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EPA Proposes Stricter Clean-Air Regs

WASHINGTON — The U.S. Environmental Protection Agency proposed tougher clean-air regulations yesterday in an effort to limit smog nationwide. The move would cost heavy industry up to $90 billion, but save a comparable amount on healthcare, the agency says.
The proposal seeks to limit ground-level ozone to between 60 and 70 parts per billion (ppb) over an eight-hour period, down from a looser 75 ppb limit set in 2008 under the Bush administration. The 2008 standard was widely regarded as too relaxed, and was installed against the unanimous counsel of EPA’s science advisors.
The tighter standard would require industry to cut emissions of volatile organic compounds (VOCs), which form smog when exposed to sunlight. Coal-fired power plants and refineries would be hit hardest, experts say, but airlines and shipping companies would also be affected.
Whether or not the use of drycleaning solvents would be curtailed by the lower standard remains to be seen. While industry operators have slashed emissions over the last 20 years, regional authorities may be forced to install additional measures to bring their counties into compliance with the stricter standard.
EPA says the move will cost from $19 billion to $90 billion to implement, and save anywhere from $14 billion to $100 billion in healthcare costs related to asthma, lung disease and the resulting lost productivity. Major health organizations such as the American Medical Association (AMA), American Lung Association (ALA) and American Heart Association (AHA) are in favor of a 60 ppb standard.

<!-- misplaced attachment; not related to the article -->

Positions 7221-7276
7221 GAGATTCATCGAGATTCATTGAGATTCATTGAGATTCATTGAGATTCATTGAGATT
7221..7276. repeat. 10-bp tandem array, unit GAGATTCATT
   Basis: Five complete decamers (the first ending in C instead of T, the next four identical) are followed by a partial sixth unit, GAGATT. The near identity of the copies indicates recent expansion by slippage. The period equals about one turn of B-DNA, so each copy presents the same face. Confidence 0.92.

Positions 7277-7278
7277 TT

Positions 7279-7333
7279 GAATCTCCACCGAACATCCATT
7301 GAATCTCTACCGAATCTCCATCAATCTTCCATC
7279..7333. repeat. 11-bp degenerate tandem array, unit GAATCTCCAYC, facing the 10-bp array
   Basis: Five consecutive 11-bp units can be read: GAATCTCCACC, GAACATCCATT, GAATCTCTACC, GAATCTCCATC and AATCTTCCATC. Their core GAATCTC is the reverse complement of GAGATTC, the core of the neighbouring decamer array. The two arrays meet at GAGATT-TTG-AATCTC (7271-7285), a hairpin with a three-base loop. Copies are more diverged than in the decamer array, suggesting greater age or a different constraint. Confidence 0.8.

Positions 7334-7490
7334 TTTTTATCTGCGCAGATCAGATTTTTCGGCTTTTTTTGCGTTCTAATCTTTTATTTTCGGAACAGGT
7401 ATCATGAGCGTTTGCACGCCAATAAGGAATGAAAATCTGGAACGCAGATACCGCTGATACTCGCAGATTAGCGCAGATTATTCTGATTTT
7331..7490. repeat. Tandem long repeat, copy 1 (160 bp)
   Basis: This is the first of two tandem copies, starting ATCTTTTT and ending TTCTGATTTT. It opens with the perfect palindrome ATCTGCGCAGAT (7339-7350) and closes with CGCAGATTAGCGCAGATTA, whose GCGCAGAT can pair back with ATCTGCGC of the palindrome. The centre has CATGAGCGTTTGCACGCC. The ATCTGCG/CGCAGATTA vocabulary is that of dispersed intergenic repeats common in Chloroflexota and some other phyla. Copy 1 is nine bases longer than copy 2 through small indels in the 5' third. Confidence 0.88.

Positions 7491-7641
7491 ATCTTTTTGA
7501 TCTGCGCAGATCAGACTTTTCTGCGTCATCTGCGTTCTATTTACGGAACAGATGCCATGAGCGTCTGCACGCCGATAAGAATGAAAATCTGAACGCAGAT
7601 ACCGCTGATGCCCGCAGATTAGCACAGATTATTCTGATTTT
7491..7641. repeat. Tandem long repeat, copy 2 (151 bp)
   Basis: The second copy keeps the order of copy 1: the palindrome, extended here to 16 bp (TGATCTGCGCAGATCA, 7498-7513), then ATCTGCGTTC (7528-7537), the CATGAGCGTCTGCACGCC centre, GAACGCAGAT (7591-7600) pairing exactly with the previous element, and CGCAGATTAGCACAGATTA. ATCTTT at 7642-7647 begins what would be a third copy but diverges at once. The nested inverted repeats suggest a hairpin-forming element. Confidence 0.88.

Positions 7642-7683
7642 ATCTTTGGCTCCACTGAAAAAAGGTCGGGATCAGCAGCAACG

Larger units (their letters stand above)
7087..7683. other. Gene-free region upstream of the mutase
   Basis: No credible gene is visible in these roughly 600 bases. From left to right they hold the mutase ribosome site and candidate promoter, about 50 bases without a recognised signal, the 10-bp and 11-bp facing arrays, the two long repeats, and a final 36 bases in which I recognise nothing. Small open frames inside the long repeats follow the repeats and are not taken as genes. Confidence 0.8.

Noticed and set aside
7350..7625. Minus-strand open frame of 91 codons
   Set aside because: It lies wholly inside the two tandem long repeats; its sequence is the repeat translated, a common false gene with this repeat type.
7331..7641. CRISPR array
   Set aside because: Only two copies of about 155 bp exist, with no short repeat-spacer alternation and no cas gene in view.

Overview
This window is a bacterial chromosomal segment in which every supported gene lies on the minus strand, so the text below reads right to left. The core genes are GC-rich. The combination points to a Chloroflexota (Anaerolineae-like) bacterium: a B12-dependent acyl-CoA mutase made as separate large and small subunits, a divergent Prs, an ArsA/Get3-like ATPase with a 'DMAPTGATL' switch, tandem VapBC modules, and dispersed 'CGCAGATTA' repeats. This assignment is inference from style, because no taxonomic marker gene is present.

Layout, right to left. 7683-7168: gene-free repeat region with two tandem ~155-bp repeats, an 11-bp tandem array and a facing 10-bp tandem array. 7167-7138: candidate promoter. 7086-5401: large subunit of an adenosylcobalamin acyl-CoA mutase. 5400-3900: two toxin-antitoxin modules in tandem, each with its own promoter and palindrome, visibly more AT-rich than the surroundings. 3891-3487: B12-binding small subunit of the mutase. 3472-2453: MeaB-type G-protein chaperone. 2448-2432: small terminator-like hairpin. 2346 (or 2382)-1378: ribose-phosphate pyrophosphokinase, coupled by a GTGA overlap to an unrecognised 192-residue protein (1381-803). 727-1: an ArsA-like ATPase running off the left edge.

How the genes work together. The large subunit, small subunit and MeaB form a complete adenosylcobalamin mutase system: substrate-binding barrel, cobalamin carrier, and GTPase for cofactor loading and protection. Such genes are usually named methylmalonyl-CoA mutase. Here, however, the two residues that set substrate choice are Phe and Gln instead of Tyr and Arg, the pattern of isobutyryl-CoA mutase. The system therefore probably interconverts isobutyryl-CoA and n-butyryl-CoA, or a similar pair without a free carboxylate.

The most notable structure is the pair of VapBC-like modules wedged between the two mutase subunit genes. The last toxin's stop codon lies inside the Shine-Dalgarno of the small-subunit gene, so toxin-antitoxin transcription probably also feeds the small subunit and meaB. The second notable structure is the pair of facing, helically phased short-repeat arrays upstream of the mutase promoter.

“These are standards that lung doctors tell us we need to make breathing safe,” says David Baron, attorney with the environmental group Earthjustice. “The law requires clean-air standards to protect people’s health with a margin of safety, and the current standards don’t do that.”
The American Petroleum Institute (API) says the proposal “lacks scientific justification,” however, noting that the oil and natural gas industries have already invested more than $175 billion toward improved environmental performance.
The EPA will accept public comment for 60 days before issuing a final decision in August.

Have a question or comment? E-mail our editor Dave Davis at [email protected] .